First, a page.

Film Review: Hot Tub Time Machine

There is an old adage that states you should never judge a book by its cover. Films are largely the same deal. You should never judge a film by its ridiculous title and does Hot Tub Time Machine ever have a ridiculous title. It also has a ridiculous premise which generally is not a good thing but in the case of this new John Cusack comedy it works perfectly. That is not to say that Hot Tub Time Machine is an exceptionally good film, it has plenty of problems but it has a charm and style that makes it work for what it is, a corny buddy comedy set in the 80s.

Let us get one thing straight here, I love the 80s. I love the music, I love the movies, I love the tight neon colored spandex. I love the big poofy hair. I love the unbridled approach to living that seemed to follow the motto of sex, drugs and rock and roll. So with that all said, if you do not love the 80s, turn back now because Hot Tub Time Machine is not for you. It is for people like me who grew up in the 80s and still look back on it as the best time in our lifetimes.

Hot Tub Time Machine stars John Cusack as Adam, a down on his luck insurance salesman, Craig Robinson as Nick, a depressed dog trainer, and Rob Corddry as their drunk loser friend, Lou. Years ago all three of them were the tightest of friends but adulthood has driven them apart. After Lou attempts to commit suicide Adam and Nick decide to take Lou and Adam’s nephew Jacob (Clark Duke) on a road trip to a place from their past, Kodiak Valley Ski Resort. Much like the threesome’s friendship, Kodiak Valley has seen better days and the trip to Kodiak Valley looks to have been a bad idea until some magic happens and the hot tub outside their room turns on. The four pile into the hot tub and after a night of partying wake up in 1986.

Obviously a little unsettled by the events the four decide that the three friends need to relive the events of the past so they can get back home in one piece, specifically Jacob who has yet to be conceived (which is a mildly funny subplot). As the film progresses the three deals with the primary question of if we could go back in time and do it over again, would we do it differently. The antics that happen are amusing and the dialog is at times golden but sadly the pacing and characterizations are a bit off and at times I found myself waiting for the next joke instead of caring about the plot.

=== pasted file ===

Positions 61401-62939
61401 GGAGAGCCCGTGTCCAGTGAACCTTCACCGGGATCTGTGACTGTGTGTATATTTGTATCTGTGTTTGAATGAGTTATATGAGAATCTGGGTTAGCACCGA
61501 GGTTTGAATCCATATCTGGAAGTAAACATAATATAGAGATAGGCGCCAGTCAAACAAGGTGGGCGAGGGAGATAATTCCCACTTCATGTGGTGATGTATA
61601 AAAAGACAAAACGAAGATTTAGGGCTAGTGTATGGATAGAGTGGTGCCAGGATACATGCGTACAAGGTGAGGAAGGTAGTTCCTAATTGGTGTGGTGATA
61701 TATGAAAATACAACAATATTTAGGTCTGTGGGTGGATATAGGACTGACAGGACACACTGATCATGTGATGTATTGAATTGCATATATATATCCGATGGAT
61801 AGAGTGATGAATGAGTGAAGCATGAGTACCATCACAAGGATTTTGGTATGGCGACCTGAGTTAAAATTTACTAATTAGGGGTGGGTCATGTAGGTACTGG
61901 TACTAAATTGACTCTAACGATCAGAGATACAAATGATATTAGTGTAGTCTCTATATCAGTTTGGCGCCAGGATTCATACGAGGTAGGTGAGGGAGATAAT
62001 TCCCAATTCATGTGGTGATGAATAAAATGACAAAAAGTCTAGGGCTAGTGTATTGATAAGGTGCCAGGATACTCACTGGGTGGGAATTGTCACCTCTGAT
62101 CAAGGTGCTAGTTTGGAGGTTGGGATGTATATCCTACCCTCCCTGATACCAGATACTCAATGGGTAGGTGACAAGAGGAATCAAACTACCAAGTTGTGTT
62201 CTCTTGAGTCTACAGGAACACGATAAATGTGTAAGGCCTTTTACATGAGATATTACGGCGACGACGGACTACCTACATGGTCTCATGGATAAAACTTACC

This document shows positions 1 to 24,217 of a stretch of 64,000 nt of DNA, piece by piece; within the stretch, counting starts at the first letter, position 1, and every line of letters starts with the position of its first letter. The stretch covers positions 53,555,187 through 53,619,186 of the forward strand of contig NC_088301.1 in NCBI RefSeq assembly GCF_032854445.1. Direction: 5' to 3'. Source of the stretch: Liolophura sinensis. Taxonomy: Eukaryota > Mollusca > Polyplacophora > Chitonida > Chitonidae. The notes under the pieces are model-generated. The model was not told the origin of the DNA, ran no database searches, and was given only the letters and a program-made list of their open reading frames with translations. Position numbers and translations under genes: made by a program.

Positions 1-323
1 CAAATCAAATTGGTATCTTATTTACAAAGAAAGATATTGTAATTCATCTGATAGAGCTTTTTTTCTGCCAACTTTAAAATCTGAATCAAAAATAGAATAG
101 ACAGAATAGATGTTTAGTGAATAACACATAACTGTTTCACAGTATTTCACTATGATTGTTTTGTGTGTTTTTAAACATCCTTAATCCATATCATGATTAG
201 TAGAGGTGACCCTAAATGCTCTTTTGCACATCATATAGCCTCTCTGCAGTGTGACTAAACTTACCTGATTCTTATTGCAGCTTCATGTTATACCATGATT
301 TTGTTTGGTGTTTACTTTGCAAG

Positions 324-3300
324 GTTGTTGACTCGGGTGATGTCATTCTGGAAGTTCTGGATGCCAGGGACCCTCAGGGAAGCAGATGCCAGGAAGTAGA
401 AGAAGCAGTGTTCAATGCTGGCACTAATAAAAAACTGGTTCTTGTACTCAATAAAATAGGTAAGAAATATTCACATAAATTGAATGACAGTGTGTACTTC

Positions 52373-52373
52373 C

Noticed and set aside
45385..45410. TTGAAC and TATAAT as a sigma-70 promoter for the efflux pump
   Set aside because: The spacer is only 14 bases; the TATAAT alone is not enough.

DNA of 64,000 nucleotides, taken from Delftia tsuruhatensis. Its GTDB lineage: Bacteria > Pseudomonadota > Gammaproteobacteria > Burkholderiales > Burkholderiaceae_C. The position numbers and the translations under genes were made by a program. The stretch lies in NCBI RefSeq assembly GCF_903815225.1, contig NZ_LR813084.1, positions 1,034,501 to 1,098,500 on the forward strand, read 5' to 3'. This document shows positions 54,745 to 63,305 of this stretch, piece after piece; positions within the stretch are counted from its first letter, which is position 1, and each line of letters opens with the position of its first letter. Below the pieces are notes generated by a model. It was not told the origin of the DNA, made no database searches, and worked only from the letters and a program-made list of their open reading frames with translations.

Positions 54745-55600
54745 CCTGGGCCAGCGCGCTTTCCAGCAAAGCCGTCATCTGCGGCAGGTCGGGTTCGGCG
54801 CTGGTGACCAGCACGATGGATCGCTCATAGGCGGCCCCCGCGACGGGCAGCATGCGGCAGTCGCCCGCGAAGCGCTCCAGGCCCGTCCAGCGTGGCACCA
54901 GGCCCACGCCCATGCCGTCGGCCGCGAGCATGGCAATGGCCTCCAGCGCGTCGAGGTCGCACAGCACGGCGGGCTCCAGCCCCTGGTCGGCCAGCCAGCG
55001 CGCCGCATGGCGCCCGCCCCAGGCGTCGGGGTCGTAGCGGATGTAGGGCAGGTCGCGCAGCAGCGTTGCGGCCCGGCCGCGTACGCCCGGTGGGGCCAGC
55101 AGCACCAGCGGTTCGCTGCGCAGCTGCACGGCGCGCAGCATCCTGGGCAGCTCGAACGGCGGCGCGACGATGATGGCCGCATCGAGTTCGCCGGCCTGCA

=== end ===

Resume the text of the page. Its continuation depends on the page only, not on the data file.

The primary problem with the film, despite John Cusack being a charismatic individual, is that Adam is not a very likable character. Honestly I think the film was deliberately designed this way though, as one of the main themes is friends growing apart and how to mend those relationships. However unlike in most films where the main character finds something in himself that helps redeem his character and help save the day, I never felt as if Adam found that something and he certainly does not save the day.

Hot Tub Time Machine touches all its bases. It features some good performances from its leads, has an excellent soundtrack and is generally enjoyable throughout but it just fails to knock itself out of the park. If you love the 80s though, this is definitely one to give a go as a lot of it will bring a smile to your face.

3 out of 5

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